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Empty desk array at UN spotlights lost learning in pandemic

September 17, 2021 GMT
UNICEF unveiled its art installation 'No Time to Lose,' featuring a counting clock on a blackboard of an empty classroom, displaying in real-time the 1.8 trillion hours – and counting – of lost in-person learning around the world since the pandemic's onset, Friday Sept. 17, 2021 at U.N. headquarters. The installation will be on display throughout the course of the 76th session of the United Nations General Assembly (UNGA). (AP Photo/Bebeto Matthews)
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UNICEF unveiled its art installation 'No Time to Lose,' featuring a counting clock on a blackboard of an empty classroom, displaying in real-time the 1.8 trillion hours – and counting – of lost in-person learning around the world since the pandemic's onset, Friday Sept. 17, 2021 at U.N. headquarters. The installation will be on display throughout the course of the 76th session of the United Nations General Assembly (UNGA). (AP Photo/Bebeto Matthews)
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UNICEF unveiled its art installation 'No Time to Lose,' featuring a counting clock on a blackboard of an empty classroom, displaying in real-time the 1.8 trillion hours – and counting – of lost in-person learning around the world since the pandemic's onset, Friday Sept. 17, 2021 at U.N. headquarters. The installation will be on display throughout the course of the 76th session of the United Nations General Assembly (UNGA). (AP Photo/Bebeto Matthews)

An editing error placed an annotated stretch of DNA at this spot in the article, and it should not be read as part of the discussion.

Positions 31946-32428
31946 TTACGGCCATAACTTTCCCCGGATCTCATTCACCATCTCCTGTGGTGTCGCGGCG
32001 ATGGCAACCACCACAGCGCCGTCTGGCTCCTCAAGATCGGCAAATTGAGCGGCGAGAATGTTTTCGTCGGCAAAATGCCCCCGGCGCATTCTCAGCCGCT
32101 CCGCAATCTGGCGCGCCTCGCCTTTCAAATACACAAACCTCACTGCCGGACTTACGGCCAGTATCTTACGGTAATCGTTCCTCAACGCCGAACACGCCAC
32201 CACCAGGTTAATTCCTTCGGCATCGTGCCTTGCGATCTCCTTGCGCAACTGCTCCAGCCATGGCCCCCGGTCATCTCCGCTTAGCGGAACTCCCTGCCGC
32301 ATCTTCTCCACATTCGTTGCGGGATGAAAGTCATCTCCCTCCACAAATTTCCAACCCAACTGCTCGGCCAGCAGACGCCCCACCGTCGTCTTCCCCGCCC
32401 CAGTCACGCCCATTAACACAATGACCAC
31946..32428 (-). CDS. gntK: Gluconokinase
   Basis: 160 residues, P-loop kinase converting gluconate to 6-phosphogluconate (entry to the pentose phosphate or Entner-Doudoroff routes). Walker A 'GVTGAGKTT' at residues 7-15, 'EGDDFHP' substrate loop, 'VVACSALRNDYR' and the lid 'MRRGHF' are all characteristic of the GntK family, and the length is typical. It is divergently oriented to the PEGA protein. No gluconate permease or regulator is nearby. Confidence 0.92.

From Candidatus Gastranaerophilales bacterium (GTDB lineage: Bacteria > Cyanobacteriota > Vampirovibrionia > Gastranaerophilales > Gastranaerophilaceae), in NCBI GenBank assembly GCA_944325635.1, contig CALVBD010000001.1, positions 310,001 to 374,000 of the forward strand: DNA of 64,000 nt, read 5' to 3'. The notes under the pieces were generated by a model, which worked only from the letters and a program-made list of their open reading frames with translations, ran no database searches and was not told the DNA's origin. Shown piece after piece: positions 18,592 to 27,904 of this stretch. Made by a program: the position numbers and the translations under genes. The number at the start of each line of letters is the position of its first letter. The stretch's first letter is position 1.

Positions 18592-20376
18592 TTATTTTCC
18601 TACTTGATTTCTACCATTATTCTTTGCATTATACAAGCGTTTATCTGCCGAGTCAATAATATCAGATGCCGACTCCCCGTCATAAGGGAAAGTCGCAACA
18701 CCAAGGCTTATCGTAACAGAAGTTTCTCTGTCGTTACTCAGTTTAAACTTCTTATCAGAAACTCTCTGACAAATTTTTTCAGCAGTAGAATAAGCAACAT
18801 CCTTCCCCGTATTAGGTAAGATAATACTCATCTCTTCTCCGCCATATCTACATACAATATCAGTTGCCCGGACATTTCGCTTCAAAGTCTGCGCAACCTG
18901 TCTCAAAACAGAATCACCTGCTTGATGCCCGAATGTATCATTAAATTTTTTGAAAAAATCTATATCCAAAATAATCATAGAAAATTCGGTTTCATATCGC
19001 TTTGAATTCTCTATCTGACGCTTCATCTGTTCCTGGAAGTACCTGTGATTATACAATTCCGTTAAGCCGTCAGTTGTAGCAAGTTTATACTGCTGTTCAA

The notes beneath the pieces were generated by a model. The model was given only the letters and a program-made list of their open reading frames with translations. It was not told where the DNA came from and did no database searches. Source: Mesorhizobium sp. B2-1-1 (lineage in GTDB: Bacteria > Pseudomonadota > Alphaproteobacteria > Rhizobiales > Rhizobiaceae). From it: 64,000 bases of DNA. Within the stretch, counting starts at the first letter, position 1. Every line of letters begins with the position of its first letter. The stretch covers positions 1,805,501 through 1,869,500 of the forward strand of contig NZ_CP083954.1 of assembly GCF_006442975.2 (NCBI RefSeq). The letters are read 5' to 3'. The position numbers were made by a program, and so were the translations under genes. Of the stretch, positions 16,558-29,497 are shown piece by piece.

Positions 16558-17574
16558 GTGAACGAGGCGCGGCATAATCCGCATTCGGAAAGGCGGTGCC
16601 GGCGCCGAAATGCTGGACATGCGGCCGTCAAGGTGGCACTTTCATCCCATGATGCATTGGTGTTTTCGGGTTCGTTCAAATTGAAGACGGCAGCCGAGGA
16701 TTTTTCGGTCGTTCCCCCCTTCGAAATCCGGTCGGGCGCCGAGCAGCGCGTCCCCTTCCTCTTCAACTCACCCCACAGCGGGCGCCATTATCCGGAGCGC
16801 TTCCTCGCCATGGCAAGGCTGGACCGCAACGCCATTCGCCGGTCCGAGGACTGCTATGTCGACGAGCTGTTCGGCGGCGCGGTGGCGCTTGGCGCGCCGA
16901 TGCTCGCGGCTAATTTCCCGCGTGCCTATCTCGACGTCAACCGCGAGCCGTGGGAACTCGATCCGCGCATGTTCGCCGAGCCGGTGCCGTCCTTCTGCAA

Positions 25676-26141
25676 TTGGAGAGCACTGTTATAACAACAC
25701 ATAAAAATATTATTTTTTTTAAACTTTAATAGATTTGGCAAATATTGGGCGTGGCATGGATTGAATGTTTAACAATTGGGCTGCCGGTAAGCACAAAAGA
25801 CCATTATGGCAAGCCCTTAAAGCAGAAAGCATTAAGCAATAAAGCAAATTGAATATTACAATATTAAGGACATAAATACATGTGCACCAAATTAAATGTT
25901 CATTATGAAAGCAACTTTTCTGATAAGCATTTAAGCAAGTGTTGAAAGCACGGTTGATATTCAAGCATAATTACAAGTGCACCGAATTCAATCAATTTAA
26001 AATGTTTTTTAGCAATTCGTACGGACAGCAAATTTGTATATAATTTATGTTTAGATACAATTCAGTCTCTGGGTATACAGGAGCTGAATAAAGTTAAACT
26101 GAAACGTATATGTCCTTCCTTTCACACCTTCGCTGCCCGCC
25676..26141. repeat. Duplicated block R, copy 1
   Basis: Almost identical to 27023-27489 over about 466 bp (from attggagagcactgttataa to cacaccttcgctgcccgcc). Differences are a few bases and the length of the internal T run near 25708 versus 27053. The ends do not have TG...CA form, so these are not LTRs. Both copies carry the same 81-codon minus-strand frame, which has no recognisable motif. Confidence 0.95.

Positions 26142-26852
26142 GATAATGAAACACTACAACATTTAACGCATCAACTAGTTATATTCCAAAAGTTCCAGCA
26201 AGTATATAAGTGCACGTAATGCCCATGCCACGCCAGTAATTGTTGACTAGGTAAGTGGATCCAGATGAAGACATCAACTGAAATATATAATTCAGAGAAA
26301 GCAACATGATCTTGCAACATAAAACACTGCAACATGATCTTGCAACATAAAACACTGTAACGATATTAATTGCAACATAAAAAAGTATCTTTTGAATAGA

UNITED NATIONS (AP) — While world leaders converge on the U.N. headquarters next week, the coronavirus will be on the agenda — and a set of empty, backpack-draped chairs and desks will symbolize what the pandemic has done to education.

In front of the desks, a blackboard-like display will count the number of in-person class hours lost during the pandemic: over 1.8 trillion and growing, according to UNICEF, the U.N. children’s arm. It arranged the installation, unveiled Friday, on the headquarters grounds to urge leaders to prioritize reopening schools.

“Next week, the United Nations will open its doors to delegations from around the world. But in many countries, the doors of schools will remain closed to children and young people,” U.N. Secretary-General Antonio Guterres said in a statement. “We are short-changing an entire generation.”

UNICEF says about 131 million children have missed out on three-quarters of their in-person instruction since March 2020, and nearly 77 million of them have missed almost all of it.

Schools are still fully or partially closed in about 27% of countries, according to the agency.